#InTheseTweets | Thirty-Second Edition

Donney Rose
Sep 16, 2020 - 10:54

The North Star has dropped its paywall during this COVID-19 crisis so that pertinent information and analysis is available to everyone during this time. This is only possible because of the generous support of our members. We rely on these funds to pay our staff to continue to provide high-quality content. If you are able to support, we invite you to do so here.

In These Tweets is a weekly cultural dive into trending topics on Twitter. A collection of snapshot analyses on a variety of moments impacting our world. Sometimes serious, sometimes light, always substantive. We outchea, #InTheseTweets.

The city of Louisville, Kentucky has agreed to pay the family of Breonna Taylor $12 million in a wrongful death lawsuit. After six months of advocacy on Taylor’s behalf, the settlement is still not the bottom line those who have been fighting on her behalf would like to see.


Actress and advocate, Kerry Washington, summarized the mood of the movement with a tweet she wrote within an hour of the announcement.

“A settlement was reached but justice was not served. Arrest the officers who killed #BreonnaTaylor,” Washington tweeted.

The settlement in Taylor’s case is the largest wrongful death suit ever granted by the city of Louisville, but it does not imprison Jonathan Mattingly, Brett Hankison, and Myles Cosgrove, the officers involved in her death. And despite reform measures that are being added or the passage of Breonna’s Law, which effectively eliminates the use of no-knock warrants in Louisville, the fact remains that the men who committed murder under the guise of a botched drug raid still are navigating the world with their freedom.

Money does not equal justice. And it never will.

Former Florida gubernatorial candidate, Andrew Gillum recently identified himself as bisexual in an interview with television show host, Tamron Hall. Gillum, a rising star in the Democratic Party, came under intense scrutiny when he was found back in March to be drunk in a hotel with a male escort while another man was reportedly passed out from a drug overdose. 

Gillum, who was joined by his wife R. Jai Gillum, told Hall that he does not identify as gay but that he does identify as bisexual. Mrs. Gillum said the following about her husband’s admission:

“So many people just don’t understand bisexuality. Bisexuality is just something different. I just believe that love and sexuality exist on a spectrum. All I care about is what’s between us and what agreement we make.”

While there are those on social media who are skeptical about the former mayor of Tallahassee’s motives for coming out, I commend him for being able to live in his truth openly. High profile American politicians are often disingenuous about who they are as people outside of their platforms, which makes it even Gillum’s declaration a bold one.

Here’s to more of our leaders not hiding in the shadows of their true identities.

Now on the total opposite end of LGBTQIA advocacy, mega author JK Rowling is getting a great deal of backlash about the plot of her new novel, “Troubled Blood,” which follows the story of a cisgender straight male who dresses as a woman to kill women.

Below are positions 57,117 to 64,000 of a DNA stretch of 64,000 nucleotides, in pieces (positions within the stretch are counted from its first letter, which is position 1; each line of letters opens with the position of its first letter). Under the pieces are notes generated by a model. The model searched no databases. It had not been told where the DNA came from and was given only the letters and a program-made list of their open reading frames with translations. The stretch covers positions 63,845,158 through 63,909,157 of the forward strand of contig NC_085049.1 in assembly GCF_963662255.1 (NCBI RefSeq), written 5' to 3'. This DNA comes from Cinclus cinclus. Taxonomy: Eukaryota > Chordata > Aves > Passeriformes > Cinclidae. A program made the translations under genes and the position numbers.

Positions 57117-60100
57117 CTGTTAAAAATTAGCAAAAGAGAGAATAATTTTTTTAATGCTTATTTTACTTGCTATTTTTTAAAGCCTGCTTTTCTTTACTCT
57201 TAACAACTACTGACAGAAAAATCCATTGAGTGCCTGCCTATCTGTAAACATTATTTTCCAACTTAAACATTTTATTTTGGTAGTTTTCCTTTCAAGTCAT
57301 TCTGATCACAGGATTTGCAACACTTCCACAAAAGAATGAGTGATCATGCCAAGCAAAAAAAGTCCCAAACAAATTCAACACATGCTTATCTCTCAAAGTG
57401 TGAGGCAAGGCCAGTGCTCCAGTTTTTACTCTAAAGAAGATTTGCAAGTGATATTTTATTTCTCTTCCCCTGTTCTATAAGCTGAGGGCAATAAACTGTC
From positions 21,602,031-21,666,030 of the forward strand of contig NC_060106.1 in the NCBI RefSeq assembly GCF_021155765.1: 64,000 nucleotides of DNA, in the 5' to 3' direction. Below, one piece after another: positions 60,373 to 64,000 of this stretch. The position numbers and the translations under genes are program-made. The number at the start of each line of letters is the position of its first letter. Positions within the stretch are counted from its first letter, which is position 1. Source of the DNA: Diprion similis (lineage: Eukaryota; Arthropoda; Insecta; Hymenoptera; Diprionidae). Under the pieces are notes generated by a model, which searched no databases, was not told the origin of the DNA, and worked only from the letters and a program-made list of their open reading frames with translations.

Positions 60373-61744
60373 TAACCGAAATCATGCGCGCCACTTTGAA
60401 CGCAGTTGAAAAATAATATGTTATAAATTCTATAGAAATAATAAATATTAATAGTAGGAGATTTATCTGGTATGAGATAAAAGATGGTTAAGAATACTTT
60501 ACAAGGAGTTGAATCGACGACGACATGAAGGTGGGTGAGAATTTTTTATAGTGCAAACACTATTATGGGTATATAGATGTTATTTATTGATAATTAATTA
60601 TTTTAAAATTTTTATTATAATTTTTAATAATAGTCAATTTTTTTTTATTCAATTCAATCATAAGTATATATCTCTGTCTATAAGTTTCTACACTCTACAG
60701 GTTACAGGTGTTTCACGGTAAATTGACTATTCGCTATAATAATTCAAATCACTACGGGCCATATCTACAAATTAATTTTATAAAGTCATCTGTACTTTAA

Rowling, the creator of the iconic “Harry Potter” series, is being derided in the court of public opinion for the transphobic innuendo the novel’s characterization and storyline presents. 

Per Pink News: “The first review for Troubled Blood describes it as a ‘book whose moral seems to be: never trust a man in a dress’.”

Yikes.

Not everyone is on board with the notion that Rowling is promoting trans-antagonism with her new book, but for someone who professes to be an advocate for the queer and trans community, you would think she would be a little better about “reading the room” when creating a thriller about a cross-dressing murderer who uses feminine presentation as a means to get close to the women he victimizes.

Some ideas you gotta spend a little more time interrogating.

Pulitzer Prize reading journalist, Sarah Mucha, who is covering Joe Biden and the 2020 election for CNN, recently weighed in on a huge disparity the Biden campaign is facing with respect to Latinx voters in Florida.

“Biden today will land in a state where he continues to underperform with Latinos compared to Clinton in ‘16, which could make the senior citizen vote even more crucial to winning Florida, a state that’s been decided by less than two points in the past two presidential elections” Mucha tweeted in addition to a story she wrote on the same subject. 

And though it is wild to think that Biden is struggling to contend with Trump for the Latinx vote in Florida, it is quite on-brand for him to believe the key to winning the state is doubling down on the senior citizen (see retired white beach homeowner) vote rather than specifically strategizing around expanding the Latinx vote.

When in doubt, you can always count on candidates to figure out how to leverage subsets of whiteness over whole populations of people of color.

It’s the American way.

Leave a Reply

Become a member and join TheNorthStar

Join Over 25, 000 members from all 50 states and 100+ countries to
help build and sustain the most courageous Community of liberation
journalism in the world.

More From The North Star

March on Washington 2020 Live...

March on Washington 2020 Live Blog: Thousands Gather in D.C. to End Police Brutality...Read More

Maria Perez, Nicole Rojas & Micah Schaffer
1

Breonna Taylor Decision: What...

Breonna Taylor Decision: What Does Brett Hankinson’s Wanton Endangerment Charges Mean in The Fight for Justice for Breonna Taylor?...Read More

Maria Perez
0

LIVE UPDATES: Grand Jury...

LIVE UPDATES: Grand Jury Charges 1 Officer in Breonna Taylor Case...Read More

Shaun King & Kendi K
0

See more articles from Donney Rose

Follow Donney Rose to see more of their article on TheNorth